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Snow in short supply for kids, but fun abounds

Messenger Intern

It was easy to tell where the children had been in Pike County on Thursday. You need only look in the yard.

The most obvious sign of a household with children was the snow-robbed yards left in the wake of the early morning snow-filled frenzy, while homes without children enjoyed Thomas Kinkade-like front yards throughout the day.

With only an inch or so of snow to work with, children had to dive into the ingenious recesses of their minds for creative places to set up shop for a miniature snowman or snowlady.

Jeremy and Mitchell Thomas used the snow collected off of their trampoline to make "Frosty" in their front yard. Frosty used a ribbon to smile and a stick of celery to smell, since carrots were not available in the Thomas’ refrigerator.

"They were out there as soon as light came up," their father said.

After Frosty was through playing with the two brothers, or vice versa, Jeremy and Mitchell moved on to a snowball war with their parents. The ammunition was supplied off the vehicle parked in the driveway, since all the snow from the yard was used for Frosty.

In another yard on another street, an intense snowball war was taking place between four snow-warriors, although they decided not to play on teams this time.

They had been involved in the war for about an hour when they decided to take a break to eat the ammunition.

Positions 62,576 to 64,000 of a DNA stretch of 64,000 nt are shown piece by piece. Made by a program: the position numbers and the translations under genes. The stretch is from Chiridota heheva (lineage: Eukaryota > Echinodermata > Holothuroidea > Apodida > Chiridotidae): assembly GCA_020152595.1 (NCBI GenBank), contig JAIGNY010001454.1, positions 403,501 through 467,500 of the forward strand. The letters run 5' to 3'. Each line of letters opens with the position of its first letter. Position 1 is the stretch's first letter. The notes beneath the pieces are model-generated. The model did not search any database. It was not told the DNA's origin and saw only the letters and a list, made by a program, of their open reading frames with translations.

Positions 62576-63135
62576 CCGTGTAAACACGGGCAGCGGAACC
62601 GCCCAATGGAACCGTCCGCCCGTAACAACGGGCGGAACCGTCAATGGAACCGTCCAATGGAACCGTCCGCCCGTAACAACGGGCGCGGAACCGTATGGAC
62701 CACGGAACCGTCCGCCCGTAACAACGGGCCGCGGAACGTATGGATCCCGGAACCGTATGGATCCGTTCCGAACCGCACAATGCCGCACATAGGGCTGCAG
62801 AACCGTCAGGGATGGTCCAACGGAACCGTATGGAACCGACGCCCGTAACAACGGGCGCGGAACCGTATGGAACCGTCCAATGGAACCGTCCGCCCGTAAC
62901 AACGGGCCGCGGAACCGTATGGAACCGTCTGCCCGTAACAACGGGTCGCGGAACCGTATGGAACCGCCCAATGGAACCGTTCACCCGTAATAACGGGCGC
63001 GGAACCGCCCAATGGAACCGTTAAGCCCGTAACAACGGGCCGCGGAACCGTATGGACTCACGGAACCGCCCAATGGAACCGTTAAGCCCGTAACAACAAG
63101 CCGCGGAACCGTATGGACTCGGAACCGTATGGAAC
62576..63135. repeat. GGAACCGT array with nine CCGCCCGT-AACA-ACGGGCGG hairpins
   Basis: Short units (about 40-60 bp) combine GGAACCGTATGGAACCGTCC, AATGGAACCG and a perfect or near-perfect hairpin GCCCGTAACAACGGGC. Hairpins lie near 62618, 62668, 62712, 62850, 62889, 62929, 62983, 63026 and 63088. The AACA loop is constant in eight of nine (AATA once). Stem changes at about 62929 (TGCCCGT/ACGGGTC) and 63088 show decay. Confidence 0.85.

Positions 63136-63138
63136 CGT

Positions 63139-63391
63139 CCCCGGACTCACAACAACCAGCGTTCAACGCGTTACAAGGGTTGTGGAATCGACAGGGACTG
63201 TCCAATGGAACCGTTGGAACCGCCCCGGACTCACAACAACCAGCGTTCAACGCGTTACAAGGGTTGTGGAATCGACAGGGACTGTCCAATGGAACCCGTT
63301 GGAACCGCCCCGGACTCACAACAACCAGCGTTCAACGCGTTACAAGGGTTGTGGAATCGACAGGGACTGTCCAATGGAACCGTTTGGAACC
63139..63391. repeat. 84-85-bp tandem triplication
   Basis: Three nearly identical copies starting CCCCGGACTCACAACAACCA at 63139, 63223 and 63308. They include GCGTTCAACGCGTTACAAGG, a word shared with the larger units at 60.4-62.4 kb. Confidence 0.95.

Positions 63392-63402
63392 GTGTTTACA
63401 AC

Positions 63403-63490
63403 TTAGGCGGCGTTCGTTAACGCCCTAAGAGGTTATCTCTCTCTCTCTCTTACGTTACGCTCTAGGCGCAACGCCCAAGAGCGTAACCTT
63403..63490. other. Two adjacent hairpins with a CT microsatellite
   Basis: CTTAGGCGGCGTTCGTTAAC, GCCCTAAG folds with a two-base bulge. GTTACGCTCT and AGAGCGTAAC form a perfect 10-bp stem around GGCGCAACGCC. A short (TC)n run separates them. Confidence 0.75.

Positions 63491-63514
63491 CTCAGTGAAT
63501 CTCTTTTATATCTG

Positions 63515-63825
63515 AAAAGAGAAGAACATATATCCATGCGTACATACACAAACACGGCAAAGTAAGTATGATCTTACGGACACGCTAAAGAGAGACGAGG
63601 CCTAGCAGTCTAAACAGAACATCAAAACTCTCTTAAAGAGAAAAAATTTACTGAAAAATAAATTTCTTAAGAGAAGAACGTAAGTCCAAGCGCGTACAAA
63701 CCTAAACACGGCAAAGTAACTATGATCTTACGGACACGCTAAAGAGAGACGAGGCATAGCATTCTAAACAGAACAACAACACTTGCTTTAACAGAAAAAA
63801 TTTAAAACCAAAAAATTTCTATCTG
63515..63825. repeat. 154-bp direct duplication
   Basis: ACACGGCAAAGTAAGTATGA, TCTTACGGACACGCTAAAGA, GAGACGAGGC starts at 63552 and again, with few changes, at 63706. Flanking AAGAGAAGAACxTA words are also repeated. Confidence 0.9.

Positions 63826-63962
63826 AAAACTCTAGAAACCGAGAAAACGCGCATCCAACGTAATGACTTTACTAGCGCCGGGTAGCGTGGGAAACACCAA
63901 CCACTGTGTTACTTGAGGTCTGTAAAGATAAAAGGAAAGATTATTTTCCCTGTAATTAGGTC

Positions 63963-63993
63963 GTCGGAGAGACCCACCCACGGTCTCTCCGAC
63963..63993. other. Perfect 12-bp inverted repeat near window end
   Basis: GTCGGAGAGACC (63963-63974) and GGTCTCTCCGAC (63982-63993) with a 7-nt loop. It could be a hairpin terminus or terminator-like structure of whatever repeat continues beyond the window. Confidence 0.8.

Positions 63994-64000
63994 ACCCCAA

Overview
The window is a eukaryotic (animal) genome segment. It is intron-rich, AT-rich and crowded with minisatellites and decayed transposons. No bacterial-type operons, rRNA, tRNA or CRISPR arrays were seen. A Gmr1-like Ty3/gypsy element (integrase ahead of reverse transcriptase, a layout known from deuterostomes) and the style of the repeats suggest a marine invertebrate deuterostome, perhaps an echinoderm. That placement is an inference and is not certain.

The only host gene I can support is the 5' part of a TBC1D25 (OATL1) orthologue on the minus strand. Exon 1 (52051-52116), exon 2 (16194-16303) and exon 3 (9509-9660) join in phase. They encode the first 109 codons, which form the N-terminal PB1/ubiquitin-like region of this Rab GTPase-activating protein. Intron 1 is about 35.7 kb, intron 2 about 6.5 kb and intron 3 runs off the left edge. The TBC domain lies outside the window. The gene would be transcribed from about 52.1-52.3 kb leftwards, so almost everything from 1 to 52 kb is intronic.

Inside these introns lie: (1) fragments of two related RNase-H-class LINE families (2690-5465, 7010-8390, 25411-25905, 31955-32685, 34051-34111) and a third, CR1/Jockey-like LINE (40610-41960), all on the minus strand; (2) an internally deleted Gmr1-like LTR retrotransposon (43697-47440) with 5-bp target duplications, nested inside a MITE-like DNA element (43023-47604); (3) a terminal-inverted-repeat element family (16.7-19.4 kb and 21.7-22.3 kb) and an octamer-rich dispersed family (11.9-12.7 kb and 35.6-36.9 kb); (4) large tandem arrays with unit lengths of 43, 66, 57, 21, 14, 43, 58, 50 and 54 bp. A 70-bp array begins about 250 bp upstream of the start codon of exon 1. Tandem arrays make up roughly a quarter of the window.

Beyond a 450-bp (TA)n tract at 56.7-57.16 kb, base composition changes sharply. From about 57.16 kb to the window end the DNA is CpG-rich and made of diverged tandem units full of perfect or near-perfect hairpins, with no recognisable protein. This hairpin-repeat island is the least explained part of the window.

"It tastes good," said John Stephen Grice, who has seen his share of snow before in West Virginia. "It tastes just like a slushy."

Samantha Kitchens, 9, and her cousin, Andrea Kitchens,17, were playing with the last remaining clump of the white stuff, which was formerly a snowman, when the events turned into level five war.

Andrea thinks Alabamians get overly excited about snow, but, then again, she used to live in Colorado.

"Everyone here is afraid of a little ice," she said shortly before being clamored in the back with a snowball from her cousin.

The variations of snow-people apparel is as different and unique as the creators themselves.

With mouths comprised of anything between raisins to the simple finger-drawn lips, every smile is an original, frosty emotion.

Some smoke pipes while others choose the non-smoking section of life. Some wear winter clothes while some resort to the natural side of the snow life. Some just sit there like three lumps, unfinished and exposed to the mockery of the world.

Snow is not just for the kiddies, according to Chris Johnson who is enjoying the snow enough for ten 3-foot-tall children.

Even though he is working, he still appreciates the "pure snow every where."

"It’s easy to work in. It’s no big deal," said Johnson, who is a sanitation engineer.

Johnson, who is originally from Boston, has seen plenty of snow in his life, but he is still able to enjoy watching others get excited.